Table 1 Parameters of simulations Box (h−1 Mpc)

Mass resolution (h−1 M⊙ )

1 25 80 60

4.9 × 103 1.2 × 106 4.0 × 107 1.1 × 109

Force resolution (comoving h−1 pc) 61 191 610 2000

similar nature of the dark matter inside virialized systems, in agreement with the results of Moore et al. (2001) and De Lucia et al. (2003). The differential mass function of halos from the 1 h−1 Mpc box is calculated in §4.1. A comparison is made with the prediction by Sheth & Tormen (1999). In §4.2 we calculate the spin parameter distribution of dwarf halos for the 1 h−1 Mpc box and compare it with one at z = 0 with the same cosmology. We discuss some of the results presented in previous sections and present our concluding remarks in §5. 2.



0.75 0.90 0.90 1.00


than 200, 000 particles and with proper force resolution 14h−1 pc. For analysis we also use many more smaller halos. To complement our study we use three more simulations. We use the simulation presented in Klypin et al. (2001), who focused on a convergence study of the density structure of three Milky Way-sized halos at low redshifts. At z = 3 the three largest halos in that simulation have a mass of about 1011 h−1 M⊙ and are resolved with ∼ 105 particles. For our analysis we also use 12 large halos with more than 5000 particles (M > 6 × 109 h−1 M⊙ ). We also use a 80 h−1 Mpc box simulation, in which at redshift z = 3 we identified 5 large halos resolved with more than 105 particles. At z = 0 the halos have become a cluster-sized halo of virial mass Mvir ≈ 2 × 1014 h−1 M⊙ . The high redshift halos are used for our analysis. Finally, we use the 60 h−1 Mpc simulation with 2563 particles described in Col´ın et al. (1999); Klypin et al. (1999a). The parameters of all the simulations are presented in Table 1. In column 1 we show the comoving size of the computational box. The mass resolution is given in column 2, while the formal spatial resolution (size of a cell in the finest refinement grid in comoving units) is shown in column 3. Column 4 gives the value of σ8 (the rms of mass fluctuations estimated with the top-hat window of radius 8h−1 Mpc). Finally, column 5 gives the name of the simulation (which is also used for objects studied in this simulation). In our simulations the halos are identified by the Bounded-Density-Maxima (BDM) algorithm (Klypin & Holtzman 1997; Klypin et al. 1999a). The BDM algorithm first finds positions of local maxima in the density field. These density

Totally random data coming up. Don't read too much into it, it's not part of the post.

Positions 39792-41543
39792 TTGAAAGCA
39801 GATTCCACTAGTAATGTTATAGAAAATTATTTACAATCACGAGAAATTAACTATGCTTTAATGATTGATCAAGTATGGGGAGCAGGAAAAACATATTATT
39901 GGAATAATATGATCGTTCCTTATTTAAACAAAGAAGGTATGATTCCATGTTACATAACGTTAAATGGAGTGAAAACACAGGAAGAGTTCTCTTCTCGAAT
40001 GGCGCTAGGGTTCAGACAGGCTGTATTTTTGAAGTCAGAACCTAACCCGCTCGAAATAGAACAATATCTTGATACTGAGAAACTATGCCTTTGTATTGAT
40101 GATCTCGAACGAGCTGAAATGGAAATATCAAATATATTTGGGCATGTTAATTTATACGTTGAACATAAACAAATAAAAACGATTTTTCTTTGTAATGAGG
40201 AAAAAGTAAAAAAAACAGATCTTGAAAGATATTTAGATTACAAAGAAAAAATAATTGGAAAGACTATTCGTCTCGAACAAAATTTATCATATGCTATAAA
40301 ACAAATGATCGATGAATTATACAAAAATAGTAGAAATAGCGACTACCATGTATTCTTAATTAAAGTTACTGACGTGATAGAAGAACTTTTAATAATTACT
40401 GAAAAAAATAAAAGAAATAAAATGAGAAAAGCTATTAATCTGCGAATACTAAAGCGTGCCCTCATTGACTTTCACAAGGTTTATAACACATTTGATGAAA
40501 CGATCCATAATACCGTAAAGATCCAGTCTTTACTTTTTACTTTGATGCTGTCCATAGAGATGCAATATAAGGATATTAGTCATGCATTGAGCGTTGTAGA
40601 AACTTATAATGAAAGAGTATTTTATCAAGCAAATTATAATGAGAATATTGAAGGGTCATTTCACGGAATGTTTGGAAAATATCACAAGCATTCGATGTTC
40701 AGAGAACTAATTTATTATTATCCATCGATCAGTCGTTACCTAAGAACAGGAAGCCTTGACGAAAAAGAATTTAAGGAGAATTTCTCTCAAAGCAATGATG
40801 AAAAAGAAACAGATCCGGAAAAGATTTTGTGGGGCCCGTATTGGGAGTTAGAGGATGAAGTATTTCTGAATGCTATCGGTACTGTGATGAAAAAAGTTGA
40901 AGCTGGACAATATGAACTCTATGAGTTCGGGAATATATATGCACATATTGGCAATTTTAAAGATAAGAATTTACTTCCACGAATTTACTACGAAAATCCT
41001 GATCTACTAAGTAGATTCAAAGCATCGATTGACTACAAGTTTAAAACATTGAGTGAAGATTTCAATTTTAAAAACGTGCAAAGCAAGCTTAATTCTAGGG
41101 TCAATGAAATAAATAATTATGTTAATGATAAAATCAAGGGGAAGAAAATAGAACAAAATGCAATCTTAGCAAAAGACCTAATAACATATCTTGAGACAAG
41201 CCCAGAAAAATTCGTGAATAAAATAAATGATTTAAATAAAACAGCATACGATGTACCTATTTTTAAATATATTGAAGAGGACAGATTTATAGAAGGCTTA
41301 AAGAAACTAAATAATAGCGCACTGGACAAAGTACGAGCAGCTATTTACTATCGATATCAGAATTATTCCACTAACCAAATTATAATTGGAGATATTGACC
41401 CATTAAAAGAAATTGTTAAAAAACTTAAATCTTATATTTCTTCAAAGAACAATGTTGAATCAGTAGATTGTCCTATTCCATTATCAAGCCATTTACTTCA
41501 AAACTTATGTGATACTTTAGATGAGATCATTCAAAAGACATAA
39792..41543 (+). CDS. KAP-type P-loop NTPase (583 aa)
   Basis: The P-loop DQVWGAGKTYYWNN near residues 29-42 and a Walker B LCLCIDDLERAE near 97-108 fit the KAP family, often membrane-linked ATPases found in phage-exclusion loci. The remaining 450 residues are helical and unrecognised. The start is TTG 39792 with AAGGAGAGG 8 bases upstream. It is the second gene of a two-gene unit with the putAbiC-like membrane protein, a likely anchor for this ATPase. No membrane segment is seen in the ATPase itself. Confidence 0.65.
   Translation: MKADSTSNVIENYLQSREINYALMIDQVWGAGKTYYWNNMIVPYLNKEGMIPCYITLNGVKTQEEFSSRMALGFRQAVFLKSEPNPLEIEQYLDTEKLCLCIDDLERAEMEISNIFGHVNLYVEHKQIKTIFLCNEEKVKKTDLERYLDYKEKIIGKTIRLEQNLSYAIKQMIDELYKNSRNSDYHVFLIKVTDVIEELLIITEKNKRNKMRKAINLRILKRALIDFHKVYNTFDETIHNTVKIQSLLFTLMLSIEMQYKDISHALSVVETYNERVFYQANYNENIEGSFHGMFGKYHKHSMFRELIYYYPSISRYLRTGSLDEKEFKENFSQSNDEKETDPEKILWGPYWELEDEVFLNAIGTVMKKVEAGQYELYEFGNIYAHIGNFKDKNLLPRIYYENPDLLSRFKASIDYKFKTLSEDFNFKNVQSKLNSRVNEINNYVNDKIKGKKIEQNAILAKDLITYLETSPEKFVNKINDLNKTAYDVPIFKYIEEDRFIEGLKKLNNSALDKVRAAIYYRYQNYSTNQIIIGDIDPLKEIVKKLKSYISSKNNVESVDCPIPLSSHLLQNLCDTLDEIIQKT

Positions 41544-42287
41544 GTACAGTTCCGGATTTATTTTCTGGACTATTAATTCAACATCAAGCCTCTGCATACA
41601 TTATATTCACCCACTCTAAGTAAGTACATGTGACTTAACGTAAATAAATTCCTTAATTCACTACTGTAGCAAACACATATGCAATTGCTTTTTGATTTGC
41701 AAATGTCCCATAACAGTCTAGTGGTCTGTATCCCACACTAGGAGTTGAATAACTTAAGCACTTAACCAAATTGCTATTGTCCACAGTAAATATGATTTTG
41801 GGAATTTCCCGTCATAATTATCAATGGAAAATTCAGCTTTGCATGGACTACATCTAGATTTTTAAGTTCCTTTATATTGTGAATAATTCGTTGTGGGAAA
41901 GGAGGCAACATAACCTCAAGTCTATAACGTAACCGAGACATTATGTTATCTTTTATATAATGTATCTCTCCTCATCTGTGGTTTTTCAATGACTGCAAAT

Numerical Simulations

We use a series of simulations of a low-density flat ΛCDM cosmological model with the following parameters: Ω0 = 0.3, ΩΛ = 0.7, and h = 0.7. All simulations are done with the Adaptive Refinement Tree (ART) code (Kravtsov et al. 1997). The ART code achieves high spatial resolution by refining the base uniform grid in all high-density regions with an automated refinement algorithm. For our code a convergence study shows that density deviations less than 10% are expected at radii larger than 4 times the formal force resolution or the radius that contains 200 particles, whichever is larger (Klypin et al. 2001). This is recently confirmed in a detailed analysis of halo profiles by Tasitsiomi et al. (2003). With the aim of studying the structure of dwarf halos, we perform a simulation of an 1 h−1 Mpc box on a side with 2563 particles. One of the motivations for choosing this small box is to reproduce the same configuration as in Ricotti (2002). The simulation has been stopped at z = 2.3 when the longest fluctuations in the box are still well in the linear regime. At redshift z = 3.3 in the simulation there are 4 large halos resolved with more 3